As Essex has the story told from Mina's point of view, it takes on the feel of historical fiction with Mina being anything but naive as she was in the original tale. Instead, she is a young women haunted by visions and dreams that leave her confused yet eerily fascinated. The nighttime escapades have her drawn to someone she is afraid of, but also desires, and this creature seems to know her inner most wishes and fears.
Mina is a strong main character, as expertly portrayed by Essex, and that immediately drew me to her. She looks for answers to her nightmares by visiting an insane asylum where she comes in contact with Von Helsinger, a unsavory doctor who is experimenting with blood transfusions. He also happens to be fascinated with the feasibility that vampires exist. Other characters are introduced as we learn more about Mina including Jonathan Harker, already mentioned, as well as Lucy Westerna and journalist, Kate Reed. Kate again adding to the theme of strong women during the period when they were rarely written about.
Of course, Count Vladimir Drakulya is there but isn't a strong physical presence until later in the story when Mira has had dealings with Dr. Von Helsinger and the evil Dr. Seward in the asylum. I found that the asylum section had the most shocking and horror filled scenes in the book. Count Drakulya seemed to be a more contemporary, tolerant, and stable personality in contrast to the other males. Essex clearly made the connection between Drakulya and Mina very powerful.
First to admit, not one who is on the vampire, book reading band wagon, my relationship to all things vampire comes from the Bram Stoker Dracula. I enjoyed the alluring, fast moving plot that Karen Essex has written and this rather lengthy book seemed to go by in a flash. I found myself drawn to it, much like Mina to Dracula, and unable to tear myself away. The extensive research that Essex put into this book built for me a time and place, as well as characters, that I could fully believe in and relate to. It also made me wonder how many other classic characters could be presented from another point of view like this and hope some astute writer, like Karen Essex, may try their hand at it.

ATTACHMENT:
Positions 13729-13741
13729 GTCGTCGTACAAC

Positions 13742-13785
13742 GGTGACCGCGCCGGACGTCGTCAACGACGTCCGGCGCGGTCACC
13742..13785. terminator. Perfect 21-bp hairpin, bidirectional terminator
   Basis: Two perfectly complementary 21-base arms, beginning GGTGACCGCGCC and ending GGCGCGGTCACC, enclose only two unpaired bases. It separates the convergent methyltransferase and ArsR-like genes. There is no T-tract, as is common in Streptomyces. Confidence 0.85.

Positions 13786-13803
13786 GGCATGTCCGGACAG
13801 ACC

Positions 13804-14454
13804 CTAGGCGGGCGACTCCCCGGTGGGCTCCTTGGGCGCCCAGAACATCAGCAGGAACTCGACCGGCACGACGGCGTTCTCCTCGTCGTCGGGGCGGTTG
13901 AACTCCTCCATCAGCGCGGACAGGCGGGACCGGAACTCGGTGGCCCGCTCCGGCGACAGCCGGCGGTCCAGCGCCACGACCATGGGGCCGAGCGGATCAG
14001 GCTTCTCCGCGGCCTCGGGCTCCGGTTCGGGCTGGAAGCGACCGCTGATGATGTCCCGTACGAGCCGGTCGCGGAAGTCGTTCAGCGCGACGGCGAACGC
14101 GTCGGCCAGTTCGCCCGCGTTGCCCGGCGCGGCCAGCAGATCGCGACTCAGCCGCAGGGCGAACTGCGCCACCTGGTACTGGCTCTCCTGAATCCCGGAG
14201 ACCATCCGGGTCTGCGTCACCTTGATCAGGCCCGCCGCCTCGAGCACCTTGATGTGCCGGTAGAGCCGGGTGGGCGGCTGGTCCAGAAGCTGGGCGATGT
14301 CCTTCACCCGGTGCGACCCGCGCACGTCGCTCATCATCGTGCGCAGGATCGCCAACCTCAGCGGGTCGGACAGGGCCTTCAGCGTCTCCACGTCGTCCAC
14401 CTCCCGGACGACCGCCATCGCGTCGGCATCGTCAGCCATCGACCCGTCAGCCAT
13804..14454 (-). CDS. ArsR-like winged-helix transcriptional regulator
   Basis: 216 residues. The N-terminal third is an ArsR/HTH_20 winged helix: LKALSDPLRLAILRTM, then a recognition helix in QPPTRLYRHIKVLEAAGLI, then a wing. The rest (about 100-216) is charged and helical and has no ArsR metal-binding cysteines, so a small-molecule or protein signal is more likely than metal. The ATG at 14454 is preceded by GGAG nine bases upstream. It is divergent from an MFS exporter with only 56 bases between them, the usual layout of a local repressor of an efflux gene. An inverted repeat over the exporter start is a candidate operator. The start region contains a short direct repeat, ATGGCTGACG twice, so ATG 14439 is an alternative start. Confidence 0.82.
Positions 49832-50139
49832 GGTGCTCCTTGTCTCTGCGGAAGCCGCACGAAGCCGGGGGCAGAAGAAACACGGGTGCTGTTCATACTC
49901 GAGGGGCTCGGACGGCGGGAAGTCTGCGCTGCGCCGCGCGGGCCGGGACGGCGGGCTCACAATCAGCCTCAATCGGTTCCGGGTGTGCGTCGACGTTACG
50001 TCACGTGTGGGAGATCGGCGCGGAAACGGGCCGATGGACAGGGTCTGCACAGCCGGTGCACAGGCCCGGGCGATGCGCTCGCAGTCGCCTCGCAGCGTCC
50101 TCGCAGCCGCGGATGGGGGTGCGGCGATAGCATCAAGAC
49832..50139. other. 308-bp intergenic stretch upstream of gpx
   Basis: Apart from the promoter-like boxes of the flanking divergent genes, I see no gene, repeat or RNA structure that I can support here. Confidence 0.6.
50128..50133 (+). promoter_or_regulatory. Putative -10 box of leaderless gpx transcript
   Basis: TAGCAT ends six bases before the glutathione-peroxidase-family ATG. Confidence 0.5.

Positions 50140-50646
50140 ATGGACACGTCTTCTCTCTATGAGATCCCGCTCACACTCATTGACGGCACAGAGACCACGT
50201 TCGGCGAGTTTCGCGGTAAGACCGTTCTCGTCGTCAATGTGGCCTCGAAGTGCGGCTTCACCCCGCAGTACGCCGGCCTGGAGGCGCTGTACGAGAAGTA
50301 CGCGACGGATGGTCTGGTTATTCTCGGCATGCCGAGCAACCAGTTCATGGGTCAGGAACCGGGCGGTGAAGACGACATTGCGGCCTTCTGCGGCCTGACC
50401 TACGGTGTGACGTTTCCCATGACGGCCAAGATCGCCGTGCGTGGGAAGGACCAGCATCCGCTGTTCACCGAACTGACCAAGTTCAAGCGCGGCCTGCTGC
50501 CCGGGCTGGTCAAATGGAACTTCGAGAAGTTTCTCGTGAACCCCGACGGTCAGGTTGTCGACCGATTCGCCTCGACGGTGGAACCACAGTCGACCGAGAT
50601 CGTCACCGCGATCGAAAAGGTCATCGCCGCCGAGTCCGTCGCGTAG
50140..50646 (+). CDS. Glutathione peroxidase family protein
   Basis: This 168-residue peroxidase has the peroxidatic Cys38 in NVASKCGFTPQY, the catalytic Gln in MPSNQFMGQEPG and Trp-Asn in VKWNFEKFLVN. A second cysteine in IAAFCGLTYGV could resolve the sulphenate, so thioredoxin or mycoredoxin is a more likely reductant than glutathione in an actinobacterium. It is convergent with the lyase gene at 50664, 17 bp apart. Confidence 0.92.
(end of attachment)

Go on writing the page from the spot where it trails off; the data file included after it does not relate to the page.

On the back of the book one review reads "if you read only one more vampire novel, let it be this one". I say if you read only one more literary novel, let it be this one. Dracula in love is a masterpiece .Not only does it turn the classic tale on its head, at times it reads much better than the original. This is more than a love story, more than a vampire tale; it is a realistic look into the attitudes and social norms of Victorian England and the treatment of women in love.
In this retelling Lucy is not a victim of a monster, rather she is a victim of a passionate love affair. When she is caught with "bruising" on her neck (what we would call hickies) the men assume she has been assaulted by a mad man. It never occurs to them she has been out with her lover. Scared to reveal the truth Lucy makes up a story about being attacked by a fiend, only her mother suspects the truth and is shamed by her daughter's behavior. The poor girl ends up in an asylum along with other women who are thought to suffer from a type of hysteria. Though my copy is an ARC I am compelled to share this quote by the doctor who is overseeing the treatment of women like Lucy. Here he explains to Mina what is wrong with an older woman she has just met:
"Vivienne is what is known as an erotopath, a sexually preoccupied woman who becomes obsessed with one man, in this case, the lover who she recast in her imagination as the fairy prince".The erotopath generally becomes an annoying menace to the man, and he rejects her. The rejection drives the woman to nymphomania, which is a disorder in women who have abnormal sexual desires".
Yes, this was the attitude of Victorian England and continued into the 1950s. Essex uses this as her backdrop to her story. Honestly I was not even sure there was a vampire in this book until he shows up to save Mina from those who are trying to save her from her self.
After I finished the book I found myself wishing this was an original story, as I want Essex to be hailed as a master storyteller. I hope others see what she has done; taken a classic and used it to write an amazing novel that sheds light on the oppressive attitudes of Victorian England and how "modern medicine' hurt, rather than helped women. This is one of my favorite books of the year and I hope many others find it just as entertaining. I recommend this if you cannot get enough of vampire love stories, if you are interested in Victorian England and if you really like literary novels. Hell, I just highly recommend this book to everyone.